I am sure all our elected officials work very hard to develop the Towson community. The excavation, construction and announcements of future plans attest to their efforts.
I appreciate Councilman Marks effort's at downzoning, saving parks and recreation areas. In spite of his efforts, somewhere in our governmental structure it was decided that Towson, our at-one-time residential community, should become a commercial destination community.
Are we becoming a brick-and-mortar monument to politicians and developers?
We have just been billed $39 additional tax per single family home for stormwater remediation. If we would stop covering every square foot of available space with buildings or parking lots we would have less to remediate. Maybe we could discover the natural color of the Chesapeake Bay untainted by runoff from our concrete and macadam obsession. The same government taxing to remediate is allowing and encouraging the development which necessitates the remediation.
When do we say enough grocery stores, high-density residential, convenience stores, shopping centers, unneeded additional office space and multiplex movie theaters? Between Chesapeake and Pennsylvania avenues in Towson there is empty office space, empty retail space and an empty multiplex movie theater — do we really need more?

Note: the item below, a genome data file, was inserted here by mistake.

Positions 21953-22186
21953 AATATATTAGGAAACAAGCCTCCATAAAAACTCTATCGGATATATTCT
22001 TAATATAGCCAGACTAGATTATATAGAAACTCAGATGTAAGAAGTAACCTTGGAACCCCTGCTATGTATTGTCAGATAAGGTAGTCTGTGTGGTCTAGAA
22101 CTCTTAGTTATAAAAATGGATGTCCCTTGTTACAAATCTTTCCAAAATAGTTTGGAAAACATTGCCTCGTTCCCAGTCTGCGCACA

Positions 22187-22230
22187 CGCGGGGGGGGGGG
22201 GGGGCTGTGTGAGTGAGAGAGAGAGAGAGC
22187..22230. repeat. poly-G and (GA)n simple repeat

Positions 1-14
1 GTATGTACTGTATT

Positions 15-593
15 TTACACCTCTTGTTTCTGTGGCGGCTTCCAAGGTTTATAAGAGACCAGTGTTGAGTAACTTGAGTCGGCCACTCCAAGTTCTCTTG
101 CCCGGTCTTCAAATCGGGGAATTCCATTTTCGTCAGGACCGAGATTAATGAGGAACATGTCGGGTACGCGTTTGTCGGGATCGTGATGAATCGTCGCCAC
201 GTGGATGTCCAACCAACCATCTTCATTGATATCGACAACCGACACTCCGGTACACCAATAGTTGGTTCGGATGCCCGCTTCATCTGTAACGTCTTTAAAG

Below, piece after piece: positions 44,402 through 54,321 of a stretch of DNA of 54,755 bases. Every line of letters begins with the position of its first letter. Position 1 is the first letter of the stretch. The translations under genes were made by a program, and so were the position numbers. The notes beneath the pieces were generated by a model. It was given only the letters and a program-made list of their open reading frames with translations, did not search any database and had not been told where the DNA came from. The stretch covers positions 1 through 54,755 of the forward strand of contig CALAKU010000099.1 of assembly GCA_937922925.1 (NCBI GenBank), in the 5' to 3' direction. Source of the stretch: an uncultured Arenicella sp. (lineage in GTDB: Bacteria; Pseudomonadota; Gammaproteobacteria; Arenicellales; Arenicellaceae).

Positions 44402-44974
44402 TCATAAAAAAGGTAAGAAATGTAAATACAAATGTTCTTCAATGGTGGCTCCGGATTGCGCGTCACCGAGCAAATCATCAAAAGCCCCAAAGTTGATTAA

No, Councilman Marks, I do not know a private property owner willing to donate land for a park. I do know a government that was looking for a park on which to build a fire department.
Our county has an assessable tax base of over $71 billion. Would it be possible to raise the tax rate a few cents to build a fund to buy land that could be set aside as open space? How about a bond issue to finance the acquisition of open space? Bond issues give the citizens the right to vote whether we are willing to pay to preserve open land.
There are ways and there are reasons to preserve open land. It appears we lack the direction, will, or incentive.
George L. Good
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